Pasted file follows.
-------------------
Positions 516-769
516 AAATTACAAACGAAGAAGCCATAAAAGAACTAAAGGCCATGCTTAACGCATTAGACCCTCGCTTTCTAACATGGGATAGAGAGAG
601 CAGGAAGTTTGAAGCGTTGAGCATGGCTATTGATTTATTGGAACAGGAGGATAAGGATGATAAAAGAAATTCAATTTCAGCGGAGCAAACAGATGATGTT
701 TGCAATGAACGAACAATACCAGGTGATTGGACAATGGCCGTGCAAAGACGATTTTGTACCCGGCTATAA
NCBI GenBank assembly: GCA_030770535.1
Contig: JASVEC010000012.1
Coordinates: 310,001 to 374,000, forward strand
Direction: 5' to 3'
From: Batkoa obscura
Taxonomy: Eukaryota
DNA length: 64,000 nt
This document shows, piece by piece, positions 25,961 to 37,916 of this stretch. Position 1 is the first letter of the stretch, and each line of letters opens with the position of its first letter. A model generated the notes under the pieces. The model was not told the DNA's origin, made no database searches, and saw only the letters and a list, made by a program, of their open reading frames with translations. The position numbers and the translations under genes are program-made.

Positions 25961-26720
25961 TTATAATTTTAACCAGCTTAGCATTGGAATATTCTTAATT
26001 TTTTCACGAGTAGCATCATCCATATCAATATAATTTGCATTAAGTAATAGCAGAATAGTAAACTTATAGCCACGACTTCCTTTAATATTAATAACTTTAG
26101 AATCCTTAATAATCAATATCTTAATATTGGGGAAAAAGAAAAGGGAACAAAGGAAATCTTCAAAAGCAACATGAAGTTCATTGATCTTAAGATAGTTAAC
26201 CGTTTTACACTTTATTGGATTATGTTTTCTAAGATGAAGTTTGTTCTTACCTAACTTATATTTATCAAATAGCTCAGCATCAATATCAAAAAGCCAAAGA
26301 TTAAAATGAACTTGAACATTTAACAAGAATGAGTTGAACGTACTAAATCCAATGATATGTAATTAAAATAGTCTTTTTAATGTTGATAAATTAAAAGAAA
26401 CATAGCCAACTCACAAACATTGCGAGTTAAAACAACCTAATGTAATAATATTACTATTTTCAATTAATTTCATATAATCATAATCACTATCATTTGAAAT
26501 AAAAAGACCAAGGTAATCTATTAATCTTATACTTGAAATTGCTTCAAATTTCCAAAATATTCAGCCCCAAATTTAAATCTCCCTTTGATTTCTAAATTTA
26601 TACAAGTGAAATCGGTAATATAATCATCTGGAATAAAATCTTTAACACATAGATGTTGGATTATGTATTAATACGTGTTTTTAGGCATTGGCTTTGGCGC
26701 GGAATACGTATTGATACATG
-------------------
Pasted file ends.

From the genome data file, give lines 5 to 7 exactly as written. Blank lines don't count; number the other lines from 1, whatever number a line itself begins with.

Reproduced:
NCBI GenBank assembly: GCA_030770535.1
Contig: JASVEC010000012.1
Coordinates: 310,001 to 374,000, forward strand